How Long Will Mueller Need? ; Don’t Expect NAFTA Deal Before Midterms ...and More Picks
How Long Will Mueller Need? ; Don’t Expect NAFTA Deal Before Midterms ...and More Picks 5/18
Preparing for Mueller’s Long Haul (Reader Steve)
We’re passing the one-year mark of Mueller’s investigation into possible collusion between the Trump campaign and Russia. This article details that, if history is our guide, the investigation has much, much longer to go.
Don’t Expect NAFTA Deal Before Midterms (Dan)
The Trump White House was hoping a NAFTA deal would be completed before the midterm elections in November. That outcome looks increasingly doubtful.
Facebook Partners With the Atlantic Council to Fight Election Propaganda (Jimmy)
The author writes, “The social networking giant said Thursday that a partnership with the Washington, DC-based think tank would help it better spot disinformation during upcoming world elections.”
Lawyer Who Repped Equifax Will Run Office That Investigates Equifax (Reader Luke)
The author writes, “Giant companies facing federal scrutiny for exposing sensitive consumer data have good reason to unclench their stress balls: Their own lawyer was just put in charge of the office that is investigating them.”
Scaramucci and Avenatti to Get TV Deal? (Dan)
MSNBC and CNN were pitched a television show featuring ousted White House communications director Anthony Scaramucci and Stormy Daniels’s lawyer Michael Avenatti. No, it won’t be in a pro wrestling ring.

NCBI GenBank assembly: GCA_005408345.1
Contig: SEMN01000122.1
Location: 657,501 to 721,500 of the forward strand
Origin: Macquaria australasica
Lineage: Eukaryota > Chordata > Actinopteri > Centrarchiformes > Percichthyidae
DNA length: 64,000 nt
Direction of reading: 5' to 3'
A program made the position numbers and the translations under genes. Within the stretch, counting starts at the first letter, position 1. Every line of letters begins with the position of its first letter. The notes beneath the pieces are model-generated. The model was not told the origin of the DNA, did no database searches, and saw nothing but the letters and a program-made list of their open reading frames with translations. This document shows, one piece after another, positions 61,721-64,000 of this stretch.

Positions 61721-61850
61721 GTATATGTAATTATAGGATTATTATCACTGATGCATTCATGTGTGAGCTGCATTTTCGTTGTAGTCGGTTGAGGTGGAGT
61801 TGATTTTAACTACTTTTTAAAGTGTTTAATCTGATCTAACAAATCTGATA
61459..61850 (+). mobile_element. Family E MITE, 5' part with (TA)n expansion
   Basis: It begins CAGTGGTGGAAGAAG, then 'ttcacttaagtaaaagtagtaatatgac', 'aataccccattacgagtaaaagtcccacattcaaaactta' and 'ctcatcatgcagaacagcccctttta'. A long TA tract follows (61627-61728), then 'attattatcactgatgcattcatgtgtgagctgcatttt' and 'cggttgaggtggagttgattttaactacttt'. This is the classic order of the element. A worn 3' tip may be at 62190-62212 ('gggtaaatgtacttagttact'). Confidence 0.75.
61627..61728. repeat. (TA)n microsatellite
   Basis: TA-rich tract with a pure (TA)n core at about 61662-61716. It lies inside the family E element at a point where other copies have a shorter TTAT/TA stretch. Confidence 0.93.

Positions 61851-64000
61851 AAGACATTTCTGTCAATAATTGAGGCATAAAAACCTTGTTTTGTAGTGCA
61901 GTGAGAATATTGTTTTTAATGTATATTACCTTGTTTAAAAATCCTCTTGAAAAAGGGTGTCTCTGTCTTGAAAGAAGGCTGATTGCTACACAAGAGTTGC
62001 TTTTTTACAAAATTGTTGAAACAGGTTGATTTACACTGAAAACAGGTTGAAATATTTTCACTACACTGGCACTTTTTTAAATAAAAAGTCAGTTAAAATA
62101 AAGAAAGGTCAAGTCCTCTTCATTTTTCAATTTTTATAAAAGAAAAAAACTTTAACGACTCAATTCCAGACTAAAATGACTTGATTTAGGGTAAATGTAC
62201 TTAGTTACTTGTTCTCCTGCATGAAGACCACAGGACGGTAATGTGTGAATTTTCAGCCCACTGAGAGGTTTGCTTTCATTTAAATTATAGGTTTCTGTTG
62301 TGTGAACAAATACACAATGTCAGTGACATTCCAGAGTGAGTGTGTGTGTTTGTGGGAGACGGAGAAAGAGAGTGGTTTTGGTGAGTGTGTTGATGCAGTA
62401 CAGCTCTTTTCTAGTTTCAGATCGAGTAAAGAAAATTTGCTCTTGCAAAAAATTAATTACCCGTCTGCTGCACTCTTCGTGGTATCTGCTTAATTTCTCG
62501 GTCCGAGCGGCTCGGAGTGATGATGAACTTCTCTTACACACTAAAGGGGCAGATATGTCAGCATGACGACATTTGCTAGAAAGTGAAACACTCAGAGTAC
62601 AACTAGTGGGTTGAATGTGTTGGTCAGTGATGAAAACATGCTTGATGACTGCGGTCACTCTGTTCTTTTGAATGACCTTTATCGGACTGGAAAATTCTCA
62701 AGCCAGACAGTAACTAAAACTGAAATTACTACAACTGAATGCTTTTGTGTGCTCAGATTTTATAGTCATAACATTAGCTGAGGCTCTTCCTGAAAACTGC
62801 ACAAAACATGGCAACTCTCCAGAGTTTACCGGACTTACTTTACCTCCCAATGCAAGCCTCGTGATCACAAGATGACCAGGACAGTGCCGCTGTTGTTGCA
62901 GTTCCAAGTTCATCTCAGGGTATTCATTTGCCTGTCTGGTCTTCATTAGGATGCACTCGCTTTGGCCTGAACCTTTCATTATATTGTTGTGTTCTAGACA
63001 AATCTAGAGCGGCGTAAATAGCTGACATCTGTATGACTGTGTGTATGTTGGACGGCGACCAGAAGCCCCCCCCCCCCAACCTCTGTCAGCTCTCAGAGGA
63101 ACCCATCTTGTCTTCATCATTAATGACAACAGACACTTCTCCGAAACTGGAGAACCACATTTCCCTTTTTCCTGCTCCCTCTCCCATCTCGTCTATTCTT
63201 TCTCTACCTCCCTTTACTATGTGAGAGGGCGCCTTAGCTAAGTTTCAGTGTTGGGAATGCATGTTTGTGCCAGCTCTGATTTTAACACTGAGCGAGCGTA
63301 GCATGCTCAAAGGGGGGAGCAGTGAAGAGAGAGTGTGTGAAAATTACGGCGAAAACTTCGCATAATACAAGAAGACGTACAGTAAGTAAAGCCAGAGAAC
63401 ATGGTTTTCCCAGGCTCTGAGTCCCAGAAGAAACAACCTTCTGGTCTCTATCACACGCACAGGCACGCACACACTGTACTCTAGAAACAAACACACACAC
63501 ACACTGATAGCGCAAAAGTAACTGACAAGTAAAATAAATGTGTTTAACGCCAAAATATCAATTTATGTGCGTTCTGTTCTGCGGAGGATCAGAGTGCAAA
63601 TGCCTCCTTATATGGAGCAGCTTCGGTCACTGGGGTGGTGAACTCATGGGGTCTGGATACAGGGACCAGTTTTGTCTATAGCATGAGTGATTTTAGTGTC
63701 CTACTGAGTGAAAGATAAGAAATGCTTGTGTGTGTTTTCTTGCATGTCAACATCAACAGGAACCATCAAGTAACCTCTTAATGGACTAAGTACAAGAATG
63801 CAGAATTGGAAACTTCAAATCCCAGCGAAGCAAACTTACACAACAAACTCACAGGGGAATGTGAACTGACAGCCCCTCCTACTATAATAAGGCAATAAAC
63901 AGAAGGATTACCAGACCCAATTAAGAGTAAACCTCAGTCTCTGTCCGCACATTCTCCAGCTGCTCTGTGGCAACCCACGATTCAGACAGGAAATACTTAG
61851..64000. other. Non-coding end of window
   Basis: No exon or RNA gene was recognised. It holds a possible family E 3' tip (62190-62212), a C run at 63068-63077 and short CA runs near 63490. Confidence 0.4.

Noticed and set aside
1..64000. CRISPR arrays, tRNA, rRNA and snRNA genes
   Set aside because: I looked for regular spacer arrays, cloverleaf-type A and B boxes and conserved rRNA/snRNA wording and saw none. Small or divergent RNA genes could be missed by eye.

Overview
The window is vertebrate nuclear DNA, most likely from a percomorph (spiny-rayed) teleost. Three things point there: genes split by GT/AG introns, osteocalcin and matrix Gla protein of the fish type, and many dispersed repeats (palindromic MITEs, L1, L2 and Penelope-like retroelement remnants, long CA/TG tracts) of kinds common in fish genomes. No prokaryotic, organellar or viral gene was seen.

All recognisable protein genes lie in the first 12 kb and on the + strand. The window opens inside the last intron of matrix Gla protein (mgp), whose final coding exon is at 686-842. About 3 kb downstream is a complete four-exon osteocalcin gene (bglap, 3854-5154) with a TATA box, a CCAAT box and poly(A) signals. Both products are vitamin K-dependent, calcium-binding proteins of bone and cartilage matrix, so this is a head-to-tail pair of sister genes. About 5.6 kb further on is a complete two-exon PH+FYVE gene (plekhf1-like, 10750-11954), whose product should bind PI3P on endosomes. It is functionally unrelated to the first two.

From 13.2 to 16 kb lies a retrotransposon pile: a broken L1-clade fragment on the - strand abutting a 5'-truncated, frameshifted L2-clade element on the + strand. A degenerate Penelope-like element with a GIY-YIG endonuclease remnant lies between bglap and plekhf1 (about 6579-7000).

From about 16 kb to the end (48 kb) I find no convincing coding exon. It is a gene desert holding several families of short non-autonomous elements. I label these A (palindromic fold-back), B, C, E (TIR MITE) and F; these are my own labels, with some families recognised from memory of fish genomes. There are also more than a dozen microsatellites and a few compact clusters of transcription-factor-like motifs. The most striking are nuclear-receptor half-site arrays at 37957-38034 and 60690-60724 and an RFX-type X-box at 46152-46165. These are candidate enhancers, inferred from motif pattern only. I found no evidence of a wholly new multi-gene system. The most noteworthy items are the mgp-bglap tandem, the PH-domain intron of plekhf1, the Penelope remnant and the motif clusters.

US War Footing in Korea Remains Major Roadblock to Peace (Jimmy)
The author writes, “Many have rightly voiced fears that the Trump administration’s plan may be to come to the table with North Korea with unrealistic, maximalist demands so that it can claim that it tried diplomacy and diplomacy failed, making it easier to build a case for war.”
Gina Haspel and Torture: Not Just Immoral, but a Tool for More War (Reader Luke)
The author writes, “Some have made an issue of videos of torture being destroyed — but it’s been widely assumed that they were destroyed simply because of the potentially graphic nature of the abuse or to hide the identity of those doing the torture. But there’s another distinct possibility: They were destroyed because of the questions they document being asked.”